To all of those paying attention,yes I know that this the X-10 segment of the Teac open reels,however,with the addition of 3 more heads and auto reverse record and playback. The X-10R adds more versitility to an otherwise great workhorse of a deck. Just recently I found that the TASCAM 32-2b appears to be one and the same with the X-10,but with the 15 ips/38cm sec record speed and is a 1/2 track . So it appears that the X-10 is a “sound” platform. Well,what do you get? You get 3 hours of uninteruped recording time without having to flip reels over for the other side. A biggy for those long events where you just don’t have time for reel flipping. Usually if time was a concern,then I would use 2 decks. My X-10 and 3300s TEAC would be called into duty. But with the X-10R I really don’t need to do that. A big savings in gear lugging. I possibly would still have the X-10 as backup. Just good practice to use a spare just in case of the that unexpected problem. I just finished refurbing the X-10R to proper running order. The capstan belt was stretched,the reel tables out of alignment,but for the most part,everything was as I expected from a deck that is almost 20 years old. The heads had some wear,but the wear is even. The sound is similar to my X-10 but I think the X-10 has bit more high frequency extention. I have to compare the 2 more closely to be sure. When connected to my dbx-2 noise reduction system,the X-10R makes a fine recording. All recording I do is always at the decks highest speed. This case,7 1/2 ips/19cm sec. the X-10Rs’ wow and flutter are very low. I like to use long sustained notes of a piano for my test and I use David Benoits’ albums allot because they have good recording quality and because a piano is one of the most demanding instruments to record I think. Grp does a good job with Davids’ tunes. I will record more over the weekend to further get more on the sound of the X-10R. Up to this point,the transport controls operate quickly and treat the tape quite gently. The dual capstan design with dual tension arms and inertia idlers insure that the tape never gets stretched. I like how this deck handles my tapes better than my Technics RS-1500us. The controls are well maked and easy to read. The backlit,large “VU” meters are a snap to see. While I won’t confuse the fit and finish with the finest gear out there,the X-10Rs’ controls and fit and finish strongly demonstrate that functionality was its main goal. I will give an update when the X-10Rs’ “shakedown” is done. V.C.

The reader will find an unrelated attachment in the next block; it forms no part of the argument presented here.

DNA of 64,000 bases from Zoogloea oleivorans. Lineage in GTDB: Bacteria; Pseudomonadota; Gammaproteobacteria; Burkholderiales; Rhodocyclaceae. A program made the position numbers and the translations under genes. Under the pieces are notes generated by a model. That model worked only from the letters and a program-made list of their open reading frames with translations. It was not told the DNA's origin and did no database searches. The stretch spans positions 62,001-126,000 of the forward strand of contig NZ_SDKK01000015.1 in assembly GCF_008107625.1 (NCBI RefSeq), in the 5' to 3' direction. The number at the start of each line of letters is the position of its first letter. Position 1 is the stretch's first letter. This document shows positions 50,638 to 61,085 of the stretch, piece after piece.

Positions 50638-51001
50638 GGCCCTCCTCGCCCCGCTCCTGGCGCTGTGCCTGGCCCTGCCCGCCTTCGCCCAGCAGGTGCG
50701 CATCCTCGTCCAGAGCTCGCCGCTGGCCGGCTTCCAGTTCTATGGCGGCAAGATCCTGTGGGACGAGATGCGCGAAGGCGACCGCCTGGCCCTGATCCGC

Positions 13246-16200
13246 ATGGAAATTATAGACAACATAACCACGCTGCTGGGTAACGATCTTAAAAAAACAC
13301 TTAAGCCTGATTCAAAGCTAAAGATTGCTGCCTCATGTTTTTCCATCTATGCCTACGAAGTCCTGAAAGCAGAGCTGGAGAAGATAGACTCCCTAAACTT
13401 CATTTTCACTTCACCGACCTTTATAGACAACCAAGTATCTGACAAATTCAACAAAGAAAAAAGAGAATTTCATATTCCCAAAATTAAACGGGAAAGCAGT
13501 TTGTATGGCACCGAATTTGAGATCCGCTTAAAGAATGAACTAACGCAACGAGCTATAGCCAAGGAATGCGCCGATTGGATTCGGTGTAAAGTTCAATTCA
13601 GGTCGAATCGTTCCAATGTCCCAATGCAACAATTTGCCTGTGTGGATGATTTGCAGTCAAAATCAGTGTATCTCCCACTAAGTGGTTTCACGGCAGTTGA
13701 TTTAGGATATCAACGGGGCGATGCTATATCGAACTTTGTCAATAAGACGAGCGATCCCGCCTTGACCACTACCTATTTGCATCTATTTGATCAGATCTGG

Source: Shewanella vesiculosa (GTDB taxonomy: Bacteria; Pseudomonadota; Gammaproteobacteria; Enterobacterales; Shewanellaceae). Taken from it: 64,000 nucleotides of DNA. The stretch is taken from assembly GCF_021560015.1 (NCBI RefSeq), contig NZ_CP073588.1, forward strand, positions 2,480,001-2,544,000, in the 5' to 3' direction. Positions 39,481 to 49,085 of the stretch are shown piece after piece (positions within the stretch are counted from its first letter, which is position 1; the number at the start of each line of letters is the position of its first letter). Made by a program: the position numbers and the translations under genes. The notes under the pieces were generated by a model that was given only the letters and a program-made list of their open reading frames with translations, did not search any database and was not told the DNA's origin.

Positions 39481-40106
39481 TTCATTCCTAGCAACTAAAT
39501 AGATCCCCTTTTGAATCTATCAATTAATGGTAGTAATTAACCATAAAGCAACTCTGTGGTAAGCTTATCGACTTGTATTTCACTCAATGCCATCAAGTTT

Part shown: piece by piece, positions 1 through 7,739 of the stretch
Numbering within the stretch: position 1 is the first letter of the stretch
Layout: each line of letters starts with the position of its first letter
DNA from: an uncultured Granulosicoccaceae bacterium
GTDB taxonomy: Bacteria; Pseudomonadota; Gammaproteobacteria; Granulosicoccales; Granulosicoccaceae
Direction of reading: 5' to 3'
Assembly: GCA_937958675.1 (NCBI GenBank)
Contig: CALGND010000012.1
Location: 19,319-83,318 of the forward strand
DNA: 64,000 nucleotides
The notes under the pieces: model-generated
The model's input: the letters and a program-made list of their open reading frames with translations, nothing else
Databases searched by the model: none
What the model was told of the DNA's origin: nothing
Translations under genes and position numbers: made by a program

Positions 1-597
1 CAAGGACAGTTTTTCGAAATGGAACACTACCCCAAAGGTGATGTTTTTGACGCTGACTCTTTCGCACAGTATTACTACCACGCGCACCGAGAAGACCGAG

The numbers: frequency response : 40hz-20khz overall at -10db,signal to noise ratio @3%
THD is 63 weighted. Wow and flutter at 7 1/2 ips/19cm sec is 0.03% (NAB weighted). Channel separation is 50db at 1khz. More specs on the next report. V.C.



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Duration Product Used:   an Audiophile



Overall Rating:3
Submitted by Eugene Pigulevsky a an Audiophile

Date Reviewed: May 19, 1999

Bottom Line:   
I want to buy this tape deck.

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Duration Product Used:   an Audiophile



Overall Rating:4
Submitted by chuck bell a a Casual Listener

Date Reviewed: May 16, 1999

Bottom Line:   
want yo know more and see some pictures of the TEAC X-10

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Duration Product Used:   a Casual Listener




Reviews 1 - 5 (6 Reviews Total) | Next 15